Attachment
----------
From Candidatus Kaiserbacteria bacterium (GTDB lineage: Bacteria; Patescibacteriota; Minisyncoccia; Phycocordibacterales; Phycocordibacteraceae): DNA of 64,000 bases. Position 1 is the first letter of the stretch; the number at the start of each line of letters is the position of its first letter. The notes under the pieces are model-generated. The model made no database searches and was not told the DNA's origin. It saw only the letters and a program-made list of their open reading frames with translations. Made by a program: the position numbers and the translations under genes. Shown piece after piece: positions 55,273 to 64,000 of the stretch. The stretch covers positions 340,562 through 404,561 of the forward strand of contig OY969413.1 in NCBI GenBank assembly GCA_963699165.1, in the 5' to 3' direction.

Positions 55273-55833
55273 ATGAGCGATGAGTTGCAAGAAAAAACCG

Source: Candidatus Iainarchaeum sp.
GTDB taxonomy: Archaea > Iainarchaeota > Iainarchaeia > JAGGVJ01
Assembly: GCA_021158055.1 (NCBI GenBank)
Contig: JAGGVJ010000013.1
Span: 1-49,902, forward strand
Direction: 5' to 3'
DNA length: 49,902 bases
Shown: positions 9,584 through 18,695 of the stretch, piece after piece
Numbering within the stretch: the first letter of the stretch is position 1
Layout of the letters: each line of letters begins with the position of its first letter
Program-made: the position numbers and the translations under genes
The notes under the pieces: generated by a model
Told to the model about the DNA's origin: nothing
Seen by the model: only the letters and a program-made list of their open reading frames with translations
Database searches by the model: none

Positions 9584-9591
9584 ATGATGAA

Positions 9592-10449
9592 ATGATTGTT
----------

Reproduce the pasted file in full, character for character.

From Candidatus Kaiserbacteria bacterium (GTDB lineage: Bacteria; Patescibacteriota; Minisyncoccia; Phycocordibacterales; Phycocordibacteraceae): DNA of 64,000 bases. Position 1 is the first letter of the stretch; the number at the start of each line of letters is the position of its first letter. The notes under the pieces are model-generated. The model made no database searches and was not told the DNA's origin. It saw only the letters and a program-made list of their open reading frames with translations. Made by a program: the position numbers and the translations under genes. Shown piece after piece: positions 55,273 to 64,000 of the stretch. The stretch covers positions 340,562 through 404,561 of the forward strand of contig OY969413.1 in NCBI GenBank assembly GCA_963699165.1, in the 5' to 3' direction.

Positions 55273-55833
55273 ATGAGCGATGAGTTGCAAGAAAAAACCG

Source: Candidatus Iainarchaeum sp.
GTDB taxonomy: Archaea > Iainarchaeota > Iainarchaeia > JAGGVJ01
Assembly: GCA_021158055.1 (NCBI GenBank)
Contig: JAGGVJ010000013.1
Span: 1-49,902, forward strand
Direction: 5' to 3'
DNA length: 49,902 bases
Shown: positions 9,584 through 18,695 of the stretch, piece after piece
Numbering within the stretch: the first letter of the stretch is position 1
Layout of the letters: each line of letters begins with the position of its first letter
Program-made: the position numbers and the translations under genes
The notes under the pieces: generated by a model
Told to the model about the DNA's origin: nothing
Seen by the model: only the letters and a program-made list of their open reading frames with translations
Database searches by the model: none

Positions 9584-9591
9584 ATGATGAA

Positions 9592-10449
9592 ATGATTGTT